is this really reality? Now, I’ve been collecting and compiling some serious stuff on Enterprise 2.0 and Web 2.0 adoption lately, some of them are worth pointing out … especially given a discussion I’ve had lately and that was revitalized today.
[…] Wiki is another experiment in how to generate more collaboration inside companies, but I’ve seen mixed results. It can be as simple as “We’re having an office party, please sign up on a wiki page, and tell us what you’re going to bring,” to “We’re going to run this project, bring in all your knowledge assets together, and then we can self-organize.”
What Wikipedia has shown is that self-selection is critical. Peer review is critical. So there is a challenge for firms that are used to managing employees and allocating the resources in a very top-down kind of way. Now we have a technology that enables self-selection, transparency, openness—how does a manager or management deal with the technology? Do they implement it in a way that’s true to the spirit, or is it top-down? And, again, there are some very successful examples and some not so successful examples.
Via Jon Udell’s tweet: “From ‘lifestream’ to ‘workstream’ is a short conceptual leap“.
I like the concept of “streams”, social presencing and the above quote very much, yet I doubt that change management or organizational adoption of Enterprise 2.0 will profit from this nearness.
Even when the concepts are similar, these remain two separate worlds: Always-on, hyper-connected, cutting-edge knowledgeworkers are rare in the corporate setting – and there are some deep-rooted reasons for this … I don’t say that these are good or sensible reasons, but they are in effect anyway.
Zwar basiert Atlassian auf Java (J2EE), dies ist aber sicherlich kein Hindernis für diese strategische Kooperation. Der Hintergrund liegt darin, dass Anwender durchaus leistungsfähige Wikifunktionalitäten benötigen, die das bestehende SharePoint-Wiki nicht erfüllen kann. Der SharePoint Connector wird daher den bidirektionalen Informationsaustausch zwischen SharePoint und Confluence ermöglichen, bzw. die Integration der Datenbasis sicherstellen (“providing single sign-on, search, content sharing and linking between the two applications”, Dennis Howlett).
Robert Scoble hat ein Interview mit den Gründern von Atlassian gemacht, in dem diese über die neue strategische Partnerschaft mit Microsoft sprechen:
Eine gute Analyse der strategischen Hintergründe findet sich bei Richard MacManus:
This is another great example of big vendors partnering with more agile, and smarter, startups to create better Web Office functionality in their products. It’s win-win for both companies […] For Microsoft, they get a ‘best of breed’ Web Office app to beef up their hugely profitable SharePoint product.
Interessant ist auch der zweite Teil der Press Release, die Kooperation mit Newsgator, die auf die Ergänzung und Erweiterung der integrierenden (Middleware-)Funktionalitäten von RSS in SharePoint abzielt: Die NewsGator Social Sites sollen Inhalte, Menschen und Gruppen mittels RSS verbinden, Jeff Nolan von Newsgator kommentiert:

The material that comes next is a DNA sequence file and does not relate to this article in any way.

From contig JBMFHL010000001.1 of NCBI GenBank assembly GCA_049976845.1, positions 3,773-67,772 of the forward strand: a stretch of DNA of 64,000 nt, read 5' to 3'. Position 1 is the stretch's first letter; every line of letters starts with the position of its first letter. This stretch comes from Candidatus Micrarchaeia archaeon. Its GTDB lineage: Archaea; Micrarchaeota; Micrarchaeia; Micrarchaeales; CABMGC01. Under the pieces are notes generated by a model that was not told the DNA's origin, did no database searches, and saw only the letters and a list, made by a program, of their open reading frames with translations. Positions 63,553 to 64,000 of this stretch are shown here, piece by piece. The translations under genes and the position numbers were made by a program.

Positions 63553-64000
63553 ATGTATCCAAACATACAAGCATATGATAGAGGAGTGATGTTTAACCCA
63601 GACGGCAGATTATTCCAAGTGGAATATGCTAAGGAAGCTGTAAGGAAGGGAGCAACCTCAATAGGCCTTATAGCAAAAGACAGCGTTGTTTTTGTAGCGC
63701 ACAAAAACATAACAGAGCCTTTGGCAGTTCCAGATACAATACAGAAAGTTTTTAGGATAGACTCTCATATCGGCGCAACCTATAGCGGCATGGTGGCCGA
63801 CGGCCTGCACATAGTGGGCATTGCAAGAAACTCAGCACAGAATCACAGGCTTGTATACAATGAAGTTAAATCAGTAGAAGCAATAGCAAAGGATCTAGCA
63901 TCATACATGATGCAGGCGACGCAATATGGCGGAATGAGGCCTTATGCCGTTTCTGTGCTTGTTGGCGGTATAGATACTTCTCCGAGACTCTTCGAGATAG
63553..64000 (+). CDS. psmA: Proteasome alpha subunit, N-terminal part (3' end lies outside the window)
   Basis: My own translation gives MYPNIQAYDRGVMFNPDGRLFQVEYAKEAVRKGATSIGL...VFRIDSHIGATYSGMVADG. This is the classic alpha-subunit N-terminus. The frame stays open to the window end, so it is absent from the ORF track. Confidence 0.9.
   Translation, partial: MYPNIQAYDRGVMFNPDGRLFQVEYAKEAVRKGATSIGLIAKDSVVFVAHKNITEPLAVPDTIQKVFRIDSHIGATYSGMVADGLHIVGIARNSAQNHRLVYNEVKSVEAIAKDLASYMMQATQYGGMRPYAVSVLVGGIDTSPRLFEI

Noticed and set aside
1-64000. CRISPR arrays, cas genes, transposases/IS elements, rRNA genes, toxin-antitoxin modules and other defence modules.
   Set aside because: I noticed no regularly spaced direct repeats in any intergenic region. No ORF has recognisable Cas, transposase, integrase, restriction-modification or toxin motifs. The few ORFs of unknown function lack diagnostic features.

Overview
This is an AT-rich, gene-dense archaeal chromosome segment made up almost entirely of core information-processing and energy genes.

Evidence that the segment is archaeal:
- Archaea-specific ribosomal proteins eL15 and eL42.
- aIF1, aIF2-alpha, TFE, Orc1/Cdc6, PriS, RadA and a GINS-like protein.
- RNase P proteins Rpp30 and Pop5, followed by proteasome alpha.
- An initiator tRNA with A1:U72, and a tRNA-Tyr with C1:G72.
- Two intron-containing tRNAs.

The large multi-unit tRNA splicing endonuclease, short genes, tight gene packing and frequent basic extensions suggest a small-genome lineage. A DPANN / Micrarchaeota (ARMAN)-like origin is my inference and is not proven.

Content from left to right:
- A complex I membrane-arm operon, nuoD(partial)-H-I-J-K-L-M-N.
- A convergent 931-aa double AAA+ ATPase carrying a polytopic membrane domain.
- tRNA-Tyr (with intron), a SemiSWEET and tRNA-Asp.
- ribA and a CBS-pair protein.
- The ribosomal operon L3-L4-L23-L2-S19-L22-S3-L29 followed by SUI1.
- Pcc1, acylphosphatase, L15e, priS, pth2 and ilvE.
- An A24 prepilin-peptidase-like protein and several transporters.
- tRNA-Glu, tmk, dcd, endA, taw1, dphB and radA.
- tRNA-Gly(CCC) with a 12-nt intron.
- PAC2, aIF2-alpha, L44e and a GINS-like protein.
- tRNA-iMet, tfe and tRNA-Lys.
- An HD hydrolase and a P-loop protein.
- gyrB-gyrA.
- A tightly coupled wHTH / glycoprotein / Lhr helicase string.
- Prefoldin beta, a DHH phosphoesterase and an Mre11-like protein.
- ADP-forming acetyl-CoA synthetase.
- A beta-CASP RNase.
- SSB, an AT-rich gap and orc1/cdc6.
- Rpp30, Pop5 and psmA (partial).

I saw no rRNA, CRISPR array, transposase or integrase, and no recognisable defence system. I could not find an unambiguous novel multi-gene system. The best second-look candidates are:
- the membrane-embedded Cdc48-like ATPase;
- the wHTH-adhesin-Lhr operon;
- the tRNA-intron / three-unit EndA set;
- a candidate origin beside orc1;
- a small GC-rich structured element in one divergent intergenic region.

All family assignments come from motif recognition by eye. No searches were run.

What MS is doing with Sharepoint is actually pretty cool, our Social Sites add-on brings content management and an explicit social dimension to the mix. What that means is that administrators and users can use RSS to integrate content in Sharepoint AND then connect that content to people and groups.
Tagging, clipping, sharing, and recommending bits of content is turning out to be a lot more useful that even I would have expected. I’m also constantly surprised with little things I can do, like drop my twitter feed in a widget on my Sharepoint profile page, and it’s all powered by RSS.
Treffende Analyse, RSS ist die wichtige Technologie, die den Einsatz von Social Software im Unternehmen erst lohnend macht …
You got it right that it enhances the existing social networking functionality within SharePoint (but also WSSv3). It’s also a great solution to surface what’s going on in my organization. We have some really nice rollup views into SharePoint that help people discover other people and discover content within SharePoint. To date, most people’s answer to content discovery in organizations has been “just search for it.” But, it’s also effective to be able to grasp what’s going on organically at a quick glance.
Lately blog readership of this blog has taken up – yet, I suspect that some of you don’t know that there’s a sister blog on business model innovation and design (BMID) that I am writing too, and that sometimes stuff is blogged there that’s related or touching on Enterprise 2.0, Web 2.0 or Social Software. So here you go, in reverse chronological order:
Lucas McDonnell has revised his pieces of knowledge management into five larger buckets: Issues, Processes & Methods, Related Skills & Disciplines, Technology, and People:
It’s a good thing to cluster these topics, ideas and concepts into broad categories, and this new visualization can easily serve as a starting point for deeper discussions. Now, when discussing social software related issues in the realm of knowledge management you’ll have to explore and examine all five categories, it makes small sense to prioritize or sequentialize them a priori, but the actual pilot projects must of course place its implementation efforts (and bets) on parts of this “opportunity space”.